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This is the Range Rover Evoque convertible... and we've already had a ride

Fabric-roofed £50k mini-Rangie heads for LA show. We grab a passenger ride

The new Range Rover Evoque Convertible has four seats, a five-layer fabric roof that can be operated at speeds of up to 30mph - down in 18 seconds, back up in 21 - and a respectable 251-litre boot. It has a new rear spoiler that’s supposedly there to cut drag as well as look smart.

You can have four-pot turbo power in petrol or diesel flavour, there’s a standard nine-speed automatic gearbox, and all-wheel drive. Prices start at £47,500, which is £5,200 more than an equivalent coupe.

Those, readers, are the facts. But we in the office fear the facts may not be entirely relevant right now, as you digest the prospect of a convertible off-roader. A drop-top Rangie, no less.

Now, it’d be very easy to dismiss the Evoque Convertible immediately as a low-volume, marketing-led folly that’ll be bought by the sort of people who like to keep underfed dogs in their handbags. But don’t start trolling the drop-top Evoque just yet, for two reasons.

Firstly, there’s a smidge of logic in Land Rover’s decision to build its most controversial car ever. And secondly, we’ve already had an off-road passenger ride in the car, and in several ways the Evoque Convertible rather impressive. Sit tight.

Logic first: SUV sales are booming, as are sales of cars with premium badges. Check and check for the Evoque. Land Rover reckons the segment will swell by a quarter in the next five years. Given it shifts around 40,000 Evoques a year just in the UK (the biggest market for cabrios in Europe), the fact that around ten percent of Evoque sales are predicted to be the soft-top means it’s very much worthwhile for Land Rover.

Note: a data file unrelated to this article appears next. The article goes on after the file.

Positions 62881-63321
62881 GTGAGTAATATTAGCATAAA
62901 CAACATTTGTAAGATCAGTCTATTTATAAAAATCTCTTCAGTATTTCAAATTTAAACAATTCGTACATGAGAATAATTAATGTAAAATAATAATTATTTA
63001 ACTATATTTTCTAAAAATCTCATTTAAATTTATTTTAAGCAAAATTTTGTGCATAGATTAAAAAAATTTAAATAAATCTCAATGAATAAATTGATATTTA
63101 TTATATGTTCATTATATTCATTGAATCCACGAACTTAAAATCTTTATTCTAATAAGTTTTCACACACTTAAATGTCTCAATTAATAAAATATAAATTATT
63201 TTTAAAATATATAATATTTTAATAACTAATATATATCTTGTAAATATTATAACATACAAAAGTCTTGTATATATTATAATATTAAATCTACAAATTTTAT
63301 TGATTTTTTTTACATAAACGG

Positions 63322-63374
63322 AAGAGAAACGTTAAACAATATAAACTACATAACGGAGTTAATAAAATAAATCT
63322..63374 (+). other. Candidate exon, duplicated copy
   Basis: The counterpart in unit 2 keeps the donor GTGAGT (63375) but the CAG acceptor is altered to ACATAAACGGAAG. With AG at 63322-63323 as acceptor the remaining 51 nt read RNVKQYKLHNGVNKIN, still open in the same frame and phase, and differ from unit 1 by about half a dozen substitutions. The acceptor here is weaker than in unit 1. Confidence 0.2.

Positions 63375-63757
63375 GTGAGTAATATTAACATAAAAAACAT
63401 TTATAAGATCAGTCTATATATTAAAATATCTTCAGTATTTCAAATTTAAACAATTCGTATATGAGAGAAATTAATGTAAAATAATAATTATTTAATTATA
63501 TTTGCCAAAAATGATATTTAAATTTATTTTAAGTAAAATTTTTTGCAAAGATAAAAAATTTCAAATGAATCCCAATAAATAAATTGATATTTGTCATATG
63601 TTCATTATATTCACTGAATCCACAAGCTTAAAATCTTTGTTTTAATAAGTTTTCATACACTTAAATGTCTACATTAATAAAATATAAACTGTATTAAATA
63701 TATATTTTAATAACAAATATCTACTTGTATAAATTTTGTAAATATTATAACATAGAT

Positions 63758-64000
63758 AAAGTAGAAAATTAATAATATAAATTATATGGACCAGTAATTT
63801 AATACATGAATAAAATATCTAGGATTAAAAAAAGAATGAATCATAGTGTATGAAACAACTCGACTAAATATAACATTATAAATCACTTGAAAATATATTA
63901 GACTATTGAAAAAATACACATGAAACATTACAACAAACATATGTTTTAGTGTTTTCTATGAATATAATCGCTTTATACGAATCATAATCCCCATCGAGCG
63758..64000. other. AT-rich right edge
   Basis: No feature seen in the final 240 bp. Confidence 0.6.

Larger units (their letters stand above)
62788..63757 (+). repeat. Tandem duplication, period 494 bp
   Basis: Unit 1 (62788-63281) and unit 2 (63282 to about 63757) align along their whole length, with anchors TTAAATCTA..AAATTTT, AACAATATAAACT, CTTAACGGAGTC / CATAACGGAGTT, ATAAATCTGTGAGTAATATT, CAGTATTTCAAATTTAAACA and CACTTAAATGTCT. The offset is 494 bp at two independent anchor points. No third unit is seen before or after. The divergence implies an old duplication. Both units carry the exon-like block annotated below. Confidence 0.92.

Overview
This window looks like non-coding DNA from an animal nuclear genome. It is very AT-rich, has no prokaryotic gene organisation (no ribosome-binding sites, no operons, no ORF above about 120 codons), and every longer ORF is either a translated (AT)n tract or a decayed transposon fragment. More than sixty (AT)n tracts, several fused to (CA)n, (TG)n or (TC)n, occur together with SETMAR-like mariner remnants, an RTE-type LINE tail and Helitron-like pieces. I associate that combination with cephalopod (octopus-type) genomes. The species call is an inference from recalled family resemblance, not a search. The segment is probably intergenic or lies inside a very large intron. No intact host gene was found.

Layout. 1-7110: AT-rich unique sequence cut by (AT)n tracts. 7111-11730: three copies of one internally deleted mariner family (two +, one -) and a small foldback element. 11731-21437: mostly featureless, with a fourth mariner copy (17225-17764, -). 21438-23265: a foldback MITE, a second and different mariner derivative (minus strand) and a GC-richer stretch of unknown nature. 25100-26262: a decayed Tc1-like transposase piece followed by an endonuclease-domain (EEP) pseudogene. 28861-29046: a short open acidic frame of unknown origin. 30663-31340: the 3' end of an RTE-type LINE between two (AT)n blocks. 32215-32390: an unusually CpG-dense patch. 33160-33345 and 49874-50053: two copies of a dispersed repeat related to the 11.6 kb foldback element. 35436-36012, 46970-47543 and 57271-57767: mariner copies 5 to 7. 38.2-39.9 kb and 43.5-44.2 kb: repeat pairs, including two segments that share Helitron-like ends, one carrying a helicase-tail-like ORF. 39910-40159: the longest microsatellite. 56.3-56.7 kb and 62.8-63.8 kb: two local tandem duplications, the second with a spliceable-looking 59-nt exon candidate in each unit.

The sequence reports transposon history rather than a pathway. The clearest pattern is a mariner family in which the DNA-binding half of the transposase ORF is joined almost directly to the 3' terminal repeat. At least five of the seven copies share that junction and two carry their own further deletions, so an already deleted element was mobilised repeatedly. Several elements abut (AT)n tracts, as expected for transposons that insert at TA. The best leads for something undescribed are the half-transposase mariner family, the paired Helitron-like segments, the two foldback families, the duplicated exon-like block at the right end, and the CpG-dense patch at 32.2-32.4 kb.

Now, the proof-in-the-pudding bit. First off, it’s no two-seater. Thanks to a totally remodelled rear bulkhead, the cosy two rear seats are actually usable. The seat mechanism is still glacially slow to shift forward, but you can actually put a six-foot-tall adult behind a six-foot-tall adult. We did exactly that. There are of course new colour, trim and tech options.

The 10.2-inch InControl Touch Pro nav in particular is massively welcome – a genuinely slick, attractive, snappy interface in the void where JLR’s much-loathed touchscreens have festered. Its pinch-to-zoom reactions are as good as an iPhone’s. About time.

Oddly, a big priority was making the roof mechanism quiet. Ever been in a cabrio and found the electric whirring of the folding top a tad annoying? Granted, it’s perhaps the ultimate first-world problem, but nevertheless the quietness of the Evoque’s mechanism is pretty clever. It also folds neatly away, rather than piling up Mini-style on the tailgate. There’s are pop-up roll bars if you overcook the off-roading. Speaking of which…

Land Rover’s engineers insist the Evoque convertible has been set up not to give anything away to the hardtop in off-road worthiness. Y’know, credibility and all that. So, it’s comparably stiff, but has identical clearances, and a shared 500mm wading depth.

It’s heavy, though: what with all the chassis reinforcements, the diesel model is a chunky 1967kg, which is up around 260kg from the hardtop. It’ll do 0-62mph in 10.3 seconds and 121mph flat out, which is 1.3 seconds slower than the coupe, but identically fast vmax-wise. The 237bhp petrol is altogether swifter, nipping to 62mph in 8.6 seconds. Oh, and both cars will tow up to 1500kg, caravan fans.

There’s been lots of fiddling with the centre of gravity to make sure that adding all those chassis girders doesn’t bother the laws of physics as soon as you attack a fiendish incline. Because that’s obviously what you’ll be doing in your drop-top Evoque, isn’t it? On our off-road trundle, the Evoque eased across, through, and over everything asked of it.

From the passenger seat, TG can report that the roasting heated seats are up to the task of roofless, autumnal British motoring, as is the heater. And thanks to the tall beltline and thick doors, it’s nice and cosy inside. Cocooned, even. Even when the Evoque had two wheels dangling in the air as it clambered over the off-road course’s divots, there was no telltale chassis creak. And an entire absence of splitting clean in half. Jolly good.

So, we know it’s talented off road, surprisingly usable, quite heavy and expensive, but there’s a sensible business case. Tell us, TG.commers – is that enough to make you want a drop-top baby Rangie?

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